In 1973, Vernon Hill had an idea: Why not start a bank that’s as convenient as a retail store?
The thing is, Hill wasn’t a banker. Though he’d worked part-time at one while studying at Wharton, his experience was mostly in real estate; specifically, scouting locations at which to develop new McDonald’s stores. Schlepping from one burger purveyor to the next, the uniformity of the chain’s locations fascinated him: “You don’t have to think about what time a Home Depot, a McDonald’s or a Starbucks is open,” Hill said later. “They’re open. You just go.”
It was based on this notion — exemplary customer service in a standardized environment — that Hill launched Commerce Bank. But it didn’t happen without some blowback. Other bankers didn’t hesitate to inform Hill that they thought he was crazy. Of the 15 prospective investors he invited to an initial meeting, all but seven walked out after he laid out his plan. Hill’s idea was so radical, such a dramatic departure from commonly-held banking wisdom, that industry experts assumed it would fail.
They couldn’t have been more wrong. Investing $10,000 with Hill back in 1973 would be worth $2 million today. “Did we think this would happen?” Morton Kerr, one of the original Commerce board members, asked Philadelphia Magazine in 2006. “Are you kidding me?”
Had Hill been more steeped in the banking world, it’s highly likely he wouldn’t have thought to question the paradigms that so many assumed were immutable. Instead, he approached it with what’s known as “shoshin,” a Buddhist concept that means “beginner’s mind.”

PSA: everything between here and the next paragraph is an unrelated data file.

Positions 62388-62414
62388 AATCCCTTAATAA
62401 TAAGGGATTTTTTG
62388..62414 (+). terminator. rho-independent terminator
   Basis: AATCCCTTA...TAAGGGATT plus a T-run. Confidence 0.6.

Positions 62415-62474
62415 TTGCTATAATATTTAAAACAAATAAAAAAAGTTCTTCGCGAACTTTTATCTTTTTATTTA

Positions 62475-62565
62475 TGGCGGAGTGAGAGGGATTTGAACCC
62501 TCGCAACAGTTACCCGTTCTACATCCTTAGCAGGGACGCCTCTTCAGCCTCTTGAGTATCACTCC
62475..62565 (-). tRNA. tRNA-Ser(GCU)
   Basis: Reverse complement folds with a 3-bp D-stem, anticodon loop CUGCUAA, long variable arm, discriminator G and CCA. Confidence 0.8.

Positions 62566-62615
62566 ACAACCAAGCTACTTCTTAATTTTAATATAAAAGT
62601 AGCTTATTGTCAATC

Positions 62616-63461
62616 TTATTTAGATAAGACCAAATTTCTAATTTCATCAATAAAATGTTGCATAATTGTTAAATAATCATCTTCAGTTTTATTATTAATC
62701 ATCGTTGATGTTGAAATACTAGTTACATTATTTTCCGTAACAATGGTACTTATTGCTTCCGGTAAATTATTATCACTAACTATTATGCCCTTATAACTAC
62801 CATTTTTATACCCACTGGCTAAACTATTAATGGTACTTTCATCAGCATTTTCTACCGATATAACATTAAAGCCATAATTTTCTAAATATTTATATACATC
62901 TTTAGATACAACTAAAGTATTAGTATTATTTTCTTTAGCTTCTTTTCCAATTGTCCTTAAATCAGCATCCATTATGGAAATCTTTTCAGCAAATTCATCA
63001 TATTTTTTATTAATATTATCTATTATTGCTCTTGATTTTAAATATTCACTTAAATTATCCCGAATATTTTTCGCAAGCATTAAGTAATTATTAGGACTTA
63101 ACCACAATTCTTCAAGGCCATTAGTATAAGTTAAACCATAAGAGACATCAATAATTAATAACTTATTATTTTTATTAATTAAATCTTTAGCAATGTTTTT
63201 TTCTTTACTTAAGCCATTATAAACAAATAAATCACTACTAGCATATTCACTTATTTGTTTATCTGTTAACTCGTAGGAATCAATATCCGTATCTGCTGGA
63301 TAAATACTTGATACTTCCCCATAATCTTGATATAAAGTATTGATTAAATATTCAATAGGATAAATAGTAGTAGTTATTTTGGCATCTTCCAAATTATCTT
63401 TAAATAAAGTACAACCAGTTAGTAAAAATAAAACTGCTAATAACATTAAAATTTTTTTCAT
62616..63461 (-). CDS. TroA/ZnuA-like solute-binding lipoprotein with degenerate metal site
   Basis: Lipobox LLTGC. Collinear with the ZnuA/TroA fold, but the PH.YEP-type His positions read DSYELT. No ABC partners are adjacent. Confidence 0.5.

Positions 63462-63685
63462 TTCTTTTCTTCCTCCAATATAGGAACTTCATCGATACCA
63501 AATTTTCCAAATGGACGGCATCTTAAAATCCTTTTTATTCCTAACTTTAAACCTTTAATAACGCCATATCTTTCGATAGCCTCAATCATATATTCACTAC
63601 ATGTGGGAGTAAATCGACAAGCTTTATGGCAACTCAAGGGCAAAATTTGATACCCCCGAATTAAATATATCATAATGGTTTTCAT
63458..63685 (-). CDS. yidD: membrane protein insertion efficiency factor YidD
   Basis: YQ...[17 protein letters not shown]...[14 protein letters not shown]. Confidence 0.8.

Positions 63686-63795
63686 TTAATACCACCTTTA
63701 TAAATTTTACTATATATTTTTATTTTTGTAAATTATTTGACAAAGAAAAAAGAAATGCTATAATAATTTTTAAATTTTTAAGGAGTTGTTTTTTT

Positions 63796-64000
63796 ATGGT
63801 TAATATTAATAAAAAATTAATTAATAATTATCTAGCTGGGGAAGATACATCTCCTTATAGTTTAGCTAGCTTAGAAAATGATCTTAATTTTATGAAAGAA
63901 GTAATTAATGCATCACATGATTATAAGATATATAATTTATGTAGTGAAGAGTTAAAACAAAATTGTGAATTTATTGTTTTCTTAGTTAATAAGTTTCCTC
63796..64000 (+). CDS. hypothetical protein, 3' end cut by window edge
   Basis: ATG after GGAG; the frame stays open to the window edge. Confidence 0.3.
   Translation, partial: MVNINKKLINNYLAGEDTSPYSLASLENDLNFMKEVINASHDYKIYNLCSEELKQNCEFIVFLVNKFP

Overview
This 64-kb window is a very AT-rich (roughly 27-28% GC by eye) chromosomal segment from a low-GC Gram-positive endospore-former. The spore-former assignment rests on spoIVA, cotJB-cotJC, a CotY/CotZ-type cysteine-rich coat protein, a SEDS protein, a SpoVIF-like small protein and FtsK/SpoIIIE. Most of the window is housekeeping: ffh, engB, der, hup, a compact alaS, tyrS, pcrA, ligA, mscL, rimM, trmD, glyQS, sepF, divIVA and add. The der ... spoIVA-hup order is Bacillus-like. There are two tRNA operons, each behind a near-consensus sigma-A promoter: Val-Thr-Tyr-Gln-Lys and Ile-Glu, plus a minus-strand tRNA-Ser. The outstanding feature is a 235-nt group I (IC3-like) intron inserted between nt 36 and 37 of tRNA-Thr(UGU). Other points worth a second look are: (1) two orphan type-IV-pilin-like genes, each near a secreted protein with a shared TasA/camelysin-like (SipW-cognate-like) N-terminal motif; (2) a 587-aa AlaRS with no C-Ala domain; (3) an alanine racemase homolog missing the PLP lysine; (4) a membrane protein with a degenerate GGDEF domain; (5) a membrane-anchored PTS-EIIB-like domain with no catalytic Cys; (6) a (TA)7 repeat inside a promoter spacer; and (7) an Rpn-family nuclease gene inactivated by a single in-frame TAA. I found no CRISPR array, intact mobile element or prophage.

There are plenty of industries in which being an expert is not only preferable, but necessary: Commercial airline pilots come to mind, as do surgeons. But for entrepreneurs, having a truly groundbreaking idea often requires abandoning long-held assumptions, and asking questions from a much more basic place of understanding: Why can’t computers and music be portable? Why can’t eyeglasses be cheap? Why can’t banks stay open past 3 p.m.?
In the book Zen Mind, Beginner’s Mind, Zen master Shunryu Suzuki summarized shoshin like this: “In the beginner’s mind there are many possibilities, in the expert’s mind there are few.”
Personally, I spend a lot of time trying to understand my industry better, since I want to run my company, Jotform, as well as I possibly can. But counterintuitive though it may seem, there is a restriction in knowing too much. As we deepen our knowledge of a given subject, we inadvertently narrow our focus and become less open to new ideas and perspectives. Contrast this mindset to that of a student, who has no preconceptions and therefore is open to entirely new ways of thinking.
Experts tend to ignore new information that clashes with their existing knowledge, creating a very limited space for new perspectives. As Atomic Habits author James Clear writes, “Most people don’t want new information, they want validating information.” While this might be a great way to feel smart, it’s not the way to actually become a better thinker.